Just two months after the tsunami on March 11, 2011, devastated the city of Kesennuma in Miyagi Prefecture, Emi Satomi and a group of nursery teachers whose jobs were eliminated by the catastrophe began a makeshift day care center in a warehouse up on a hill.

Satomi, 51, is a niece of the director of a local nursery who died in the tsunami. The nursery school, which had been operating for more than 30 years was swept away. Only its bare foundation remains.

Initially, when she agreed to nurses’ requests in the immediate aftermath of the disaster to help look after their children while they worked, she intended to do so only until the mothers found other day care alternatives. But by summer that year, the number of children at Satomi’s makeshift day care center had reached about 20.

Satomi felt the limits of running the nursery in the warehouse, where there was neither water nor toilets.

But at the same time, she knew there was certainly demand for the service. So she tried to seek assistance from support groups, only to be met with a rather cold response to the idea of temporary day care.

Good news came when a construction company executive in Yamagata Prefecture offered to build a facility for her — on condition that she was “serious” about continuing the nursery.

“I was scared,” Satomi recalled, worrying that demand may not keep up in the long run, given Japan’s low birthrate as well as the hollowing out that was taking place as residents were forced to evacuate or move elsewhere as a result of the disaster. “Would we be able to keep going?”

One thing was certain, however. The city had a shortage of day-care services, especially for babies and toddlers up to around 2 years old. Moved by the executive’s words that “these children will be the ones to revive Kensennuma” in the future, Satomi made up her mind to stay the course.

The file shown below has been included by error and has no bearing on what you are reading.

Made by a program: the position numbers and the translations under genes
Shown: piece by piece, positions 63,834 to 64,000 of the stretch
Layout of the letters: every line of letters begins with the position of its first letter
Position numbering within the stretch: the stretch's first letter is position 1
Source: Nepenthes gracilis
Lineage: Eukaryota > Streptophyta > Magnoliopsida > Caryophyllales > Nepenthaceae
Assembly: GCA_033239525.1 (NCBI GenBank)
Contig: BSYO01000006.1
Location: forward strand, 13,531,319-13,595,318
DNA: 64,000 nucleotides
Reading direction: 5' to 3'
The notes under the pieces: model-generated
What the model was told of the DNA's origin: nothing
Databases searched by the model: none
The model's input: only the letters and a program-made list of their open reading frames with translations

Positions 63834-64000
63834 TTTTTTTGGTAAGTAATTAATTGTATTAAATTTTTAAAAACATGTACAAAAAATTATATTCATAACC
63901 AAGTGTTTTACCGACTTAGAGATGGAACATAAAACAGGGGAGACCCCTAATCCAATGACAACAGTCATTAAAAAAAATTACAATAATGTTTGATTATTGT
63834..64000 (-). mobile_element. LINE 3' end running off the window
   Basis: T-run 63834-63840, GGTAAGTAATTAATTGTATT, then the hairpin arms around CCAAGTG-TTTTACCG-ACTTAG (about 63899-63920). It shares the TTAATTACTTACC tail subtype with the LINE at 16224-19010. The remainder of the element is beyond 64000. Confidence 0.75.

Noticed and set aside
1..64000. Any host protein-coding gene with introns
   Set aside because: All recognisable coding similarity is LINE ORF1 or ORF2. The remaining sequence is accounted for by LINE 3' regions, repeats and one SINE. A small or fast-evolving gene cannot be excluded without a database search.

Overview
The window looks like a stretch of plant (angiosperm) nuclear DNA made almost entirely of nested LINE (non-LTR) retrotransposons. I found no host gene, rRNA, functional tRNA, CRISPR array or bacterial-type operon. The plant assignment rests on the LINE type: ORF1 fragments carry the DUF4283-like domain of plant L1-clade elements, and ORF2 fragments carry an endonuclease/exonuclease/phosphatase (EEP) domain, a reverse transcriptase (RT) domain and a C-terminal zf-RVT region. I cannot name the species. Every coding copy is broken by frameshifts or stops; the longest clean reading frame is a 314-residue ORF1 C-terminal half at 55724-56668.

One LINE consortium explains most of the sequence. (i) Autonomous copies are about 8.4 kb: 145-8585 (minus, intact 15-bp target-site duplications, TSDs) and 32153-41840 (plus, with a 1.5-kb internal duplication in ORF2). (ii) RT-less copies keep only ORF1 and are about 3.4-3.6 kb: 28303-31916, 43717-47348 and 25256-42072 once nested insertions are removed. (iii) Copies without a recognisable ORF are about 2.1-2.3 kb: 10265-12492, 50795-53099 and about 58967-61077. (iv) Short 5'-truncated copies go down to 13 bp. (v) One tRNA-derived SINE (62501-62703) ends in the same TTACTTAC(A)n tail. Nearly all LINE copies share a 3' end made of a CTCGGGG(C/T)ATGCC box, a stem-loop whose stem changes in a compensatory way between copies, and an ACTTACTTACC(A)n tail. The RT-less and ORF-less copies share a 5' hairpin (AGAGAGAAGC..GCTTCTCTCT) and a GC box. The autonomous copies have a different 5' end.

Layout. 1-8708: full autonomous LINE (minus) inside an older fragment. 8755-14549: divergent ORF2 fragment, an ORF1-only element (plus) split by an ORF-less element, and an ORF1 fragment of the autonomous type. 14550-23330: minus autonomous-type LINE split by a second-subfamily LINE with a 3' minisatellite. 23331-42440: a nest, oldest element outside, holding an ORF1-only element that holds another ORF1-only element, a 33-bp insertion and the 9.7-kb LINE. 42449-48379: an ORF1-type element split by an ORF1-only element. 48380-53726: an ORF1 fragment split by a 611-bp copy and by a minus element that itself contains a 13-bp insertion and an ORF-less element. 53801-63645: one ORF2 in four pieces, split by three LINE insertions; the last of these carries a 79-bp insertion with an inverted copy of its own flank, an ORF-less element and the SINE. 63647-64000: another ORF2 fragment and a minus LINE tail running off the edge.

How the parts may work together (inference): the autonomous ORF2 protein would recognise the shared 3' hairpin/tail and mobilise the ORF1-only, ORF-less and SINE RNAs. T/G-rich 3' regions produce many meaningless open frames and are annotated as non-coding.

She named the new nursery, completed last July at a location safe from future tsunami, Kids Room Ohisama, which means “sun.” More than 50 children are enrolled, and the number will rise to 60 when the new school year starts in April. The rest are on a waiting list.

Finances are tight but Satomi is sticking to her decision of not registering the facility as an “approved” nursery because she wants to be able to serve all parents and children in need, regardless of their background and whether they meet the rigid enrollment qualifications for “approved” nurseries.

Operating as an “unapproved” nursery means Kids Room Ohisama receives much less in public subsidies than “approved” nurseries.

Satomi also petitioned on behalf of about 20 of the nursery’s children who are still in temporary housing and finally succeeded in getting aid so their fees can be reduced or exempted.

“It’s tough, but we are fortunate and thankful that even now relief supplies are being sent to us from everywhere,” Satomi said.

“Parents (with small children) can stay here and work in Kesennuma because our nursery is here. We’ll be able to keep going for as long as we are needed.”

According to a tally by the Health, Labor and Welfare Ministry as of last April 1, 50 day care facilities were destroyed or swept away by the March 2011 tsunami, while another 61 were heavily damaged.

A total of 76 nurseries have closed down in the disaster-hit areas, whether “approved” or “unapproved.”

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